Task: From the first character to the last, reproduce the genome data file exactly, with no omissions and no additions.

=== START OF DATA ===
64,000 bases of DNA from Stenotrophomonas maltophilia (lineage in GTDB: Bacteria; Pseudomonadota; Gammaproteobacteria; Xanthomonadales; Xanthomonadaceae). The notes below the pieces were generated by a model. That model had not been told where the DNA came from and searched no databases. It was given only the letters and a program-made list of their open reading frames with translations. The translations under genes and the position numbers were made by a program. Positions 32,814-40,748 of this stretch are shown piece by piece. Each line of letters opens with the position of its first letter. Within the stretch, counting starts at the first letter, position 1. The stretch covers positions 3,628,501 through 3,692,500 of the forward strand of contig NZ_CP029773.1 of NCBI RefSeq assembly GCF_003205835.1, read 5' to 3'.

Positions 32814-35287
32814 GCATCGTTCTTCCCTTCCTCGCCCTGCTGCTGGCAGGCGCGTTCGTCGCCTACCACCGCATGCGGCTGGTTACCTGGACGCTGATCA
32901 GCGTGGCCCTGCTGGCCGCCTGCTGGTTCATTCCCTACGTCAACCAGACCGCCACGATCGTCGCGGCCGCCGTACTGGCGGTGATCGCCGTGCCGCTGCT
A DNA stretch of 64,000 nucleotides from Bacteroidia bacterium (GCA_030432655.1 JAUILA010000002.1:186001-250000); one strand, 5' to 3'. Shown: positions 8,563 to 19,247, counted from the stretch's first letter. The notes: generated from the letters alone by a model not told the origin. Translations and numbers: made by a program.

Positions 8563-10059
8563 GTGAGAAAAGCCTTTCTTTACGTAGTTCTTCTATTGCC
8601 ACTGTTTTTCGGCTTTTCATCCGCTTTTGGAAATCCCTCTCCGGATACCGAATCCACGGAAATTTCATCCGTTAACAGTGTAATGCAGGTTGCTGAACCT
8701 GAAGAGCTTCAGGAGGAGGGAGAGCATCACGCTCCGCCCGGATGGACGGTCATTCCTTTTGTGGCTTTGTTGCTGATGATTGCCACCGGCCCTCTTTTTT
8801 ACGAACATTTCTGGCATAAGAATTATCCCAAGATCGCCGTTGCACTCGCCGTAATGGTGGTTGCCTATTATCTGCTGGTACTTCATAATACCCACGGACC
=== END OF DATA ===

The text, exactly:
64,000 bases of DNA from Stenotrophomonas maltophilia (lineage in GTDB: Bacteria; Pseudomonadota; Gammaproteobacteria; Xanthomonadales; Xanthomonadaceae). The notes below the pieces were generated by a model. That model had not been told where the DNA came from and searched no databases. It was given only the letters and a program-made list of their open reading frames with translations. The translations under genes and the position numbers were made by a program. Positions 32,814-40,748 of this stretch are shown piece by piece. Each line of letters opens with the position of its first letter. Within the stretch, counting starts at the first letter, position 1. The stretch covers positions 3,628,501 through 3,692,500 of the forward strand of contig NZ_CP029773.1 of NCBI RefSeq assembly GCF_003205835.1, read 5' to 3'.

Positions 32814-35287
32814 GCATCGTTCTTCCCTTCCTCGCCCTGCTGCTGGCAGGCGCGTTCGTCGCCTACCACCGCATGCGGCTGGTTACCTGGACGCTGATCA
32901 GCGTGGCCCTGCTGGCCGCCTGCTGGTTCATTCCCTACGTCAACCAGACCGCCACGATCGTCGCGGCCGCCGTACTGGCGGTGATCGCCGTGCCGCTGCT
A DNA stretch of 64,000 nucleotides from Bacteroidia bacterium (GCA_030432655.1 JAUILA010000002.1:186001-250000); one strand, 5' to 3'. Shown: positions 8,563 to 19,247, counted from the stretch's first letter. The notes: generated from the letters alone by a model not told the origin. Translations and numbers: made by a program.

Positions 8563-10059
8563 GTGAGAAAAGCCTTTCTTTACGTAGTTCTTCTATTGCC
8601 ACTGTTTTTCGGCTTTTCATCCGCTTTTGGAAATCCCTCTCCGGATACCGAATCCACGGAAATTTCATCCGTTAACAGTGTAATGCAGGTTGCTGAACCT
8701 GAAGAGCTTCAGGAGGAGGGAGAGCATCACGCTCCGCCCGGATGGACGGTCATTCCTTTTGTGGCTTTGTTGCTGATGATTGCCACCGGCCCTCTTTTTT
8801 ACGAACATTTCTGGCATAAGAATTATCCCAAGATCGCCGTTGCACTCGCCGTAATGGTGGTTGCCTATTATCTGCTGGTACTTCATAATACCCACGGACC